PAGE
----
Graduate Diploma Conservation Studies, Specialising in Books and Library Materials 2018 - 2020

Sarah Portelli


What do you consider your biggest achievement to date?

I consider working as a book and paper conservator to be a big achievement as it was always my dream to become a conservator, and I worked hard through several struggles to get to this point. Working alongside professionals, and networking with conservators abroad, has enhanced my perspective with new ideas and research, and I believe that more exciting things await.

Talk us through your career path since graduating.

Leaving West Dean College in the midst of a pandemic was not an easy decision, and finding a job immediately as an assistant conservator at the National Archives of Malta was such a unique opportunity.

Working for a national archival institution has been a learning experience as I did not know what the collection and the variety of the work entailed. I was able to put to practice what I learnt during my studies, while learning new information, developing my manual dexterity, and gaining more confidence in my work.

This year I also embarked on a new journey where I have been teaching heritage skills to diploma students, and preservation studies to University students.

What projects are you currently working on?

I am currently working on several preservation and conservation projects at the National Archives, including conservation treatments (paper infills) on graphite drawings, making mounts and custom archival boxes, and working on an emergency preparedness plan.

The National Archives has recently supported me in attending a workshop about nano-gels at The NOVA School of Science and Technology in Caparica. Following this, I intend to do further research, test on samples, and later on implement the use of nano-materials in my conservation treatments.

Do you have any tips for recent graduates?

I encourage recent graduates to be resilient, to keep working hard for their dream, to keep updating their portfolio and CV, to network with other professionals in the field, and to be an active participant in international conferences and lectures so as to always continue learning.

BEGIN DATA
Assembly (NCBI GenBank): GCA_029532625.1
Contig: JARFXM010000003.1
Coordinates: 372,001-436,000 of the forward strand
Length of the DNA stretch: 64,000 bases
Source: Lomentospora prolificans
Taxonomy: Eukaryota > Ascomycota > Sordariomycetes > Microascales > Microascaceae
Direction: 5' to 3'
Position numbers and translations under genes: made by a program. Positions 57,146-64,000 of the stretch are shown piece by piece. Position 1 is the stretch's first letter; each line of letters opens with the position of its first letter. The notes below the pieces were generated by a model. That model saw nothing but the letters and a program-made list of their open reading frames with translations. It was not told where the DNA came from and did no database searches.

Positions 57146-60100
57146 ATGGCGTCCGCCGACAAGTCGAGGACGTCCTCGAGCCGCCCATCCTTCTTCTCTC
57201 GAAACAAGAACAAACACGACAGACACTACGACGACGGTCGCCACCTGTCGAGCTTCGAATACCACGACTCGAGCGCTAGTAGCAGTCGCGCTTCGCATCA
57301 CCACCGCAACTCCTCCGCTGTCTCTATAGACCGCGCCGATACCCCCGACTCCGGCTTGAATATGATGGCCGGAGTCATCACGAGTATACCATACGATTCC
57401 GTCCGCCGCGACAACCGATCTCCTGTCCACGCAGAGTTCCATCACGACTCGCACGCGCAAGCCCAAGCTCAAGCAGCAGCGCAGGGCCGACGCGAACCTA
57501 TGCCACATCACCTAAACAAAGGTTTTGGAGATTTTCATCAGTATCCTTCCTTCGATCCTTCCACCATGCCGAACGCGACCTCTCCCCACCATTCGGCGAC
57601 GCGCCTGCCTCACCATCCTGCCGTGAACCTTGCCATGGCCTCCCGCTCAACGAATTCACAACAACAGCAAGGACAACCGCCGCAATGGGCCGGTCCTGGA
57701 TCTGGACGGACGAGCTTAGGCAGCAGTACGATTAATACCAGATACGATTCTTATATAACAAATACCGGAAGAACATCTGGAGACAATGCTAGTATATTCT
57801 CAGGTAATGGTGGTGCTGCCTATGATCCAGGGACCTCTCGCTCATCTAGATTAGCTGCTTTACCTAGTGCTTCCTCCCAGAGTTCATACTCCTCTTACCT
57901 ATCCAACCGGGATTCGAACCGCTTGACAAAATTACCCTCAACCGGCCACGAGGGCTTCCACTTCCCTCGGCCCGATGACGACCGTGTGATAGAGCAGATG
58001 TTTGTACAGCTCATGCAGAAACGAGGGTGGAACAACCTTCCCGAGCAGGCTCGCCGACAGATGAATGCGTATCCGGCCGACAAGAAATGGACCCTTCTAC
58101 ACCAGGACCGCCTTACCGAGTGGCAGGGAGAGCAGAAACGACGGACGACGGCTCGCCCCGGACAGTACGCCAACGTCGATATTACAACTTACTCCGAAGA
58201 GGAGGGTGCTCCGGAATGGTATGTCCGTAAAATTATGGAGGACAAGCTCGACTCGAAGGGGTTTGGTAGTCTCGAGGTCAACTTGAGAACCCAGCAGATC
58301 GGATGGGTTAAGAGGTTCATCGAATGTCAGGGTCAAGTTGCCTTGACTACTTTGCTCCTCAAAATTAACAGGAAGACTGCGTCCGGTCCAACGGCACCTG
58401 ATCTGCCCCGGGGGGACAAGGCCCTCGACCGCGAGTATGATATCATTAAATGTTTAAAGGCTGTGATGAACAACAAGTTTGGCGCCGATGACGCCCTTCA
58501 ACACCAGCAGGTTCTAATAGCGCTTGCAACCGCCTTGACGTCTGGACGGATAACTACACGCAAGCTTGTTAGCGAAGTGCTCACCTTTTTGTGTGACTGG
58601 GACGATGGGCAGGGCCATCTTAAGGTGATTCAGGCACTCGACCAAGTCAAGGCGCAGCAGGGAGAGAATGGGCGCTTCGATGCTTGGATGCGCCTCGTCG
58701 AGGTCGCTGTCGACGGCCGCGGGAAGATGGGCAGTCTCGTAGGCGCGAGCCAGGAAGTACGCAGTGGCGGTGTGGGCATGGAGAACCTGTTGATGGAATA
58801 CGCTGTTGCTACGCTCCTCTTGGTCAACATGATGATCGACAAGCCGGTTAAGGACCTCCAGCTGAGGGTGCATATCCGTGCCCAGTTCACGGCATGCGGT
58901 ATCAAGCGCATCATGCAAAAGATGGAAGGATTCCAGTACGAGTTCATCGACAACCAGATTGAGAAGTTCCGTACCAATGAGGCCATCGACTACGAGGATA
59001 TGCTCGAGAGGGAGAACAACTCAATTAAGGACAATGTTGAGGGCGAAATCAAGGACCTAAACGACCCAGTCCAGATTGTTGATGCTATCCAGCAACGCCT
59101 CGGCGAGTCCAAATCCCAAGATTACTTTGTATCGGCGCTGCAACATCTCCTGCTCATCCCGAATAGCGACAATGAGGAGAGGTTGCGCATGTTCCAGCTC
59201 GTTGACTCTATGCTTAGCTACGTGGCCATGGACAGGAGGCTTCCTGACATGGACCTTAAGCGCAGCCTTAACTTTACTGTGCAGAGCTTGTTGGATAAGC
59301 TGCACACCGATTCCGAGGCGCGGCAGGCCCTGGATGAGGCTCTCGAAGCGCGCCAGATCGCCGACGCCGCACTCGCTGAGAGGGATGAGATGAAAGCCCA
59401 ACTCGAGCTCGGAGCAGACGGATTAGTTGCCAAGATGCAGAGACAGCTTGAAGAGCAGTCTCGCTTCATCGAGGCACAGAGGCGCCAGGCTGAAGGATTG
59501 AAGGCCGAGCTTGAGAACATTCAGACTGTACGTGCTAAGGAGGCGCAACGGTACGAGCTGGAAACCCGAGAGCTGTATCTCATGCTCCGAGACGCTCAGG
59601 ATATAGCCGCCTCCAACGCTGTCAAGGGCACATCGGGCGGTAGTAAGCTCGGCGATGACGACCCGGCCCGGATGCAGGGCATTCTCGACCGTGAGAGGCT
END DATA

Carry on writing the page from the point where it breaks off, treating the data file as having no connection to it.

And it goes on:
How do you think studying at West Dean College prepared you for what you do now?

While teaching students both theoretical and practical skills, and life skills such as time and budget management, West Dean College introduced me to a real working environment. This included having clients with private book collections, response action during an emergency situation in a library, and a multidisciplinary environment which is important in the field of conservation.

What's your favourite memory from your time at the College?

It is difficult to select just one. My fondest memories are definitely the good times I shared with the people I met during my studies, walking around the West Dean Gardens, visits from conservation professionals teaching us how to make historical bindings, and collaborating with students from other disciplines.

Did you receive any form of funding to study at West Dean?

For my first year, I was late in applying for funds, and for my second year I was awarded the The Edward James Foundation Bursary Fund, which was the only source of funding I received, and it helped me immensely.

Did you have a different career before coming to West Dean? If so, why did you change career paths?

After reading for BA (Honours) in History of Art at the University of Malta I worked to save money to further my studies abroad. I worked as a library assistant at the Archives and Rare Books section at the University of Malta library, which allowed me to gain an insight into working at an archives.